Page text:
In Rhode Island and every other state in the country, there are laws requiring children to be properly restrained when riding in a vehicle. This has not always been the case. Car seats are actually a rather new invention. However, they are now mandatory based on a child's age and weight. You may wonder why this is and how car seats actually protect a child.
U.S. News and World Report notes the reason children need to ride in proper car seats is because they are so much smaller than adults. The seats in a vehicle are not designed to properly protect a child in an accident situation. Furthermore, seat belts are not designed for use by anyone under 4 feet 9 inches tall. A properly installed and fitted car seat can keep a child secured into the vehicle, preventing him or her from being thrown from the vehicle or within the vehicle upon impact.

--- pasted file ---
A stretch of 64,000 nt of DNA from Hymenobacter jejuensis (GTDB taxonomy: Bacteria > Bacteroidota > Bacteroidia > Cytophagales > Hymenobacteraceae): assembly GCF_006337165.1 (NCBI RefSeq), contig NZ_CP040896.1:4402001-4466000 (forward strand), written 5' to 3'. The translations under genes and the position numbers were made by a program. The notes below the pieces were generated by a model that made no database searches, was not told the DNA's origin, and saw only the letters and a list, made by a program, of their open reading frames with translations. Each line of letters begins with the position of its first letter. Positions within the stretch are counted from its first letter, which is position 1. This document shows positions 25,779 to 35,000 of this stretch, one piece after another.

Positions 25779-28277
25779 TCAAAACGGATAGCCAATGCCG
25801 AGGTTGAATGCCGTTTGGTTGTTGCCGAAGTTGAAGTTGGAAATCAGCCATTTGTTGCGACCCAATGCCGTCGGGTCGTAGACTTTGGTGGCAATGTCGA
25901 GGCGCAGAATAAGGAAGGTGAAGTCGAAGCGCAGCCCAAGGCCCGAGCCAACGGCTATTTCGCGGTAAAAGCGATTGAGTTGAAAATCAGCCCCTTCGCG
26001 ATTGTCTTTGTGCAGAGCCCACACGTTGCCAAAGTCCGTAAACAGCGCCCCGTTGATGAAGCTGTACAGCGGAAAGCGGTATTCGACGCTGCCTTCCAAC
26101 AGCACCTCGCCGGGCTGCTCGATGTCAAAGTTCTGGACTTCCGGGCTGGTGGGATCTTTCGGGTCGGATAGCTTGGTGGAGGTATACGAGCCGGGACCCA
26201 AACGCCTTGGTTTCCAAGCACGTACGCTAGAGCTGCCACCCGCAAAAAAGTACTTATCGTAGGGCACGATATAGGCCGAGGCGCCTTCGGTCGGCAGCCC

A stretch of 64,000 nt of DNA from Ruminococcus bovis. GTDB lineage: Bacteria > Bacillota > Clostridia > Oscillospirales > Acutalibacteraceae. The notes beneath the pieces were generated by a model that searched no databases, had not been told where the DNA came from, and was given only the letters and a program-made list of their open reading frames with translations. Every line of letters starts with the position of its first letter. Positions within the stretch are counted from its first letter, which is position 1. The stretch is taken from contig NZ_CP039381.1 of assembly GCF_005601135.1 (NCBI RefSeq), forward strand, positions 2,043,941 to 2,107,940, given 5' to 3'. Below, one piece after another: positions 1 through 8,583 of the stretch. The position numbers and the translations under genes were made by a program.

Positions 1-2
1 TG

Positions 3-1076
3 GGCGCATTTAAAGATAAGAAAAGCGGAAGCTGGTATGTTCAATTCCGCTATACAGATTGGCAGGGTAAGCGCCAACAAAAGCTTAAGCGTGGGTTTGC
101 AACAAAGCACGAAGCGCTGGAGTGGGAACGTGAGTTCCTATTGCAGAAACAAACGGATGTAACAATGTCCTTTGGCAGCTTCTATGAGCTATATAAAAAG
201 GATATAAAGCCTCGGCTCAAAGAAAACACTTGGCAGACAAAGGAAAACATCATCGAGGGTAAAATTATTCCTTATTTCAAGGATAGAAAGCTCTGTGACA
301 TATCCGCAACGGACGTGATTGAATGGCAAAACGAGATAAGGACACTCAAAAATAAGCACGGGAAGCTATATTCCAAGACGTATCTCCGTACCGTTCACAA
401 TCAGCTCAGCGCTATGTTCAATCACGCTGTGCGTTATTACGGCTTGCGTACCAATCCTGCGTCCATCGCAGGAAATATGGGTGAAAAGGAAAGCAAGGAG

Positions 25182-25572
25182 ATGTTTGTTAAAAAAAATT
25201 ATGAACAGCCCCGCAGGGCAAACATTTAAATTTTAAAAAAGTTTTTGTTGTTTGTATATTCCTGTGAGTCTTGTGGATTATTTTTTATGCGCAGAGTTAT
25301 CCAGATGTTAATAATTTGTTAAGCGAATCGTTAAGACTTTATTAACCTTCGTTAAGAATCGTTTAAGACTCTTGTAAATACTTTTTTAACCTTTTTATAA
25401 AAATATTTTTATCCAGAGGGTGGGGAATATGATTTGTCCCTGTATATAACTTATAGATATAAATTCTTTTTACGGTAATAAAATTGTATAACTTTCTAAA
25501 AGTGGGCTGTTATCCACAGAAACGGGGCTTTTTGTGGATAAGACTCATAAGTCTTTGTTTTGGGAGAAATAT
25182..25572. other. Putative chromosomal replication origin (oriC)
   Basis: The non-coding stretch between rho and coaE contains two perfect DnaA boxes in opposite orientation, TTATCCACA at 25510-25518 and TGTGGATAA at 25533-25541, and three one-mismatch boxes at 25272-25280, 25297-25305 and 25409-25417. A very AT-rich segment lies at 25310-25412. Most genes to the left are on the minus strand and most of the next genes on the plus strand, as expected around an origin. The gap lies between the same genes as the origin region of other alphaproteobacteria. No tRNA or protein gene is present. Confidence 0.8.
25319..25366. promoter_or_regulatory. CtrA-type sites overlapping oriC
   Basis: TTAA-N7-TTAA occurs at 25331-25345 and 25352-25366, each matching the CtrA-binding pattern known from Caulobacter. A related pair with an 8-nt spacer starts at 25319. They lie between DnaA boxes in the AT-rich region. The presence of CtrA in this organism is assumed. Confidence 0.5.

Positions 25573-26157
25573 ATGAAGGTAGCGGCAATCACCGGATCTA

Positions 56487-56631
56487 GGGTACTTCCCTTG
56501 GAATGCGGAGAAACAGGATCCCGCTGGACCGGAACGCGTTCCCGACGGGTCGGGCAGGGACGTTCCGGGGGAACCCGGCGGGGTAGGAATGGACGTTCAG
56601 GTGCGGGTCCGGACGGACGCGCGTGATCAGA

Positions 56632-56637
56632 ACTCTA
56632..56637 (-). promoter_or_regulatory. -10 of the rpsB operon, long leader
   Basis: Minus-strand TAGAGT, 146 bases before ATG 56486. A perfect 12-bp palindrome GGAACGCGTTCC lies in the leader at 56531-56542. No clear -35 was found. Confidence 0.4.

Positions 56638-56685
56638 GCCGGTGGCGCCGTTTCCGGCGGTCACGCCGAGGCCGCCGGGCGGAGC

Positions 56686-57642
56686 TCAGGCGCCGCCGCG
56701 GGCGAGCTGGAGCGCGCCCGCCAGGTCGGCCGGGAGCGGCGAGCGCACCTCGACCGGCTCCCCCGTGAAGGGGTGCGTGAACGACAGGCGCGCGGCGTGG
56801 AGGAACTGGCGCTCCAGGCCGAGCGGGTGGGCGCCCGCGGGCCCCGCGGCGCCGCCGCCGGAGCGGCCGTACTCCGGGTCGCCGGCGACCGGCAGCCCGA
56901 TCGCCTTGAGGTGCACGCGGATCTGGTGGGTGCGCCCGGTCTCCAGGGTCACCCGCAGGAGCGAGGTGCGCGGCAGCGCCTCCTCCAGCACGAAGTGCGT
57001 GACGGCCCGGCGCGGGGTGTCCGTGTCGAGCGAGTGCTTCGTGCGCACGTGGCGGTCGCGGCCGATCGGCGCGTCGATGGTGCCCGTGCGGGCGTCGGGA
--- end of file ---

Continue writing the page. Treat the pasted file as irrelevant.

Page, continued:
Infant car seats cradle the baby. It offers protection that surrounds your child to prevent him or her from being too jostled in the event of a crash. When rear-facing, the seat provides even more protection for the child's head and neck, helping to prevent it from snapping forward. Every car seat features a harness that disburses the force of an impact over various points of the body to help reduce the trauma to the body.
Booster seats, which are the last safety seat requirement for children, enable them to use a seat belt safely by letting them sit higher so the belt lays in the proper spots. In a crash, your child is best protected by safety seats. These seats are designed to cushion the child and protect them as much as possible.